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Polling place is now an irrelevance

THERE was political chatter on general election night about the best-performing deputies having ‘the mandate’ for a top role in government. The implication was that by doing well in their district somehow the newly-elected deputy had a greater right to a senior position in the States.

States goes in search of leadership

FROM poll-toppers to past politicians, a single strong message came out of last night’s general election: a huge responsibility rests on the shoulders of the 38 newly-elected deputies. This is no caretaker government, doing little other than keeping the island tidy. This is a States whose decisions will have real consequences for every islander of this generation and the next.

Let’s set the wash to all-white

We’re not expecting stubborn stain removal from States Plus – just a better life.

Our new States members have no baggage, the second-time-arounders’ baggage has been forgotten and the returning deputies have been absolved. The all-new States of Guernsey, States Plus, may not wash our shirts whiter or eliminate stubborn grass stains but it can fill us with hope that it will indeed be better than States Minus, says Horace Camp. Just a few pointers...

Thousands miss out on election day

MONTHS of effort and tens of thousands of pounds were poured into getting as many people as possible on the electoral roll. In the end, the campaign can be counted a success, if only because almost 600 more people signed up than four years ago. That took the total to 30,320 who can vote today (or already have through postal ballot).

Invisibility cloak taken off – for now

WHEN nobody is responsible, everyone is responsible. Sitting deputies up for re-election tomorrow have to hope that voters do not saddle them with all the ills of this States. For that is the temptation. With collective government the actions and decisions of individual departments and deputies are laid at the door of ‘the States’ without distinguishing between those directly responsible and the rest.

Big decisions that brought four years to a conclusion


In the final part of the round-up series looking at the key votes taken by this States, Nick Mann looks at an almost frenetic period for the government – deputies revisited and said ‘yes’ to island-wide voting, rejected the introduction of a reciprocal health agreement with the UK and approved the scrapping of the 11-plus and closing a secondary school

Government change on the horizon

IN A memorable phrase, States chief executive Paul Whitfield explained how his 10-year plan for public sector reform was a gradual process. ‘There won’t be a big bang in 2025 when it all slots into place, with fireworks at the Yacht Club and a 21-gun salute at Castle Cornet. There will be change, incremental change, over the next ten years.’

Search steps up for pride of islands

TODAY we launch our final category in the Guernsey Press Pride of Guernsey Awards. As the community’s newspaper, people are the lifeblood of our business. Over the years we have shared millions of your stories, including those of islanders who have faced and beaten some of the most challenging situations that life can present. With this in mind we were determined to include the Overcoming Adversity Award within the Pride of Guernsey.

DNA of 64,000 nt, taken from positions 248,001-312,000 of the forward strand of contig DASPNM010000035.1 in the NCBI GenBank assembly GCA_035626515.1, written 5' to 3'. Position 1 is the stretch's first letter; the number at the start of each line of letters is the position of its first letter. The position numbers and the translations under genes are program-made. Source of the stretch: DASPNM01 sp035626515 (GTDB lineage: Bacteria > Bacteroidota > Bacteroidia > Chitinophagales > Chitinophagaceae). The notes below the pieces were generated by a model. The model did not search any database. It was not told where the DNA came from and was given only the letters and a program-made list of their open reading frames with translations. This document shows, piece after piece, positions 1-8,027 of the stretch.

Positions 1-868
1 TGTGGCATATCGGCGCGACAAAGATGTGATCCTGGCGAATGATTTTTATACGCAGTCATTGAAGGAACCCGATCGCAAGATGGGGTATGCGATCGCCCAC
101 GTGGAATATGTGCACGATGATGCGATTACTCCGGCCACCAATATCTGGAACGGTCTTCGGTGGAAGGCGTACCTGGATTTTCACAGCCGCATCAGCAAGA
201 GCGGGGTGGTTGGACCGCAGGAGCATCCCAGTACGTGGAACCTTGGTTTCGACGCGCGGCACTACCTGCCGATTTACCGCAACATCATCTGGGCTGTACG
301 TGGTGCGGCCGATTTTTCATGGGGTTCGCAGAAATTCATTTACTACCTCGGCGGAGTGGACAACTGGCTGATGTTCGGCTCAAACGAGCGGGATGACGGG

The lessons of school hall hustings

IT HAS never been easier to engage in island politics. Information about the 80 candidates standing in next week’s general election is everywhere. With personal websites and hand-delivered manifestos, running a local election campaign might not quite be Trump v Clinton but it is more professional than ever before.

A chance for a true rebirth of the States

IT IS a time of major upheaval in how this island will be run. Changes in the political structure will see fewer deputies and fewer departments with different responsibilities. Underneath that will be a civil service that aims to be fleet-footed and nimble, not stuck in the rigid structures that caused the silos of the past.

The big issues tackled before the end of term


As the States started moving into its final few months there was a noticeable upturn both in the number and importance of the issues that were being debated. In the penultimate article looking at key States votes of this term, Nick Mann goes through a period which included same-sex marriage

Change long overdue for legal advisers

THE unsatisfactory relationship the island has with its legal advisers was summed up in one sentence of the Pfos report. ‘The Law Officers were not formally engaged, but their role in assisting the States in such matters is generally understood…’

Meeting was an insult to Alderney

ONE of the aspects of island life that impressed MEP Daniel Hannan, writing in the Daily Mail last week, was the accountability of its government. ‘People know they are in control’ he was apparently told.

Park and ride


The new States are going to have to sort out the transport links, that’s for sure, says Neil Ross’s Emile. After all, the present lot were supposed to put in a transport strategy, but look what’s happened. We’ve ended up with a short runway, an unreliable ferry and a toy train going round Town...

Rubbish may never find its way to Sweden

MUCH has to be taken on trust when it comes to the announcement that Guernsey’s waste should be sent to Sweden. Public Services say that it is not only the cheapest of the options on the table, it is also the most environmentally friendly.

Braving challenge of change

IT is hard to decry the ‘brave new world’ message coming from the new president of the Association of Guernsey Civil Servants – yet just how much clout such rallying words will carry in the weeks and months ahead is another thing. While a commendable mission statement – to move away from the ‘them and us culture’ perceived to exist between civil servants and their employer –it is, nevertheless a big ask.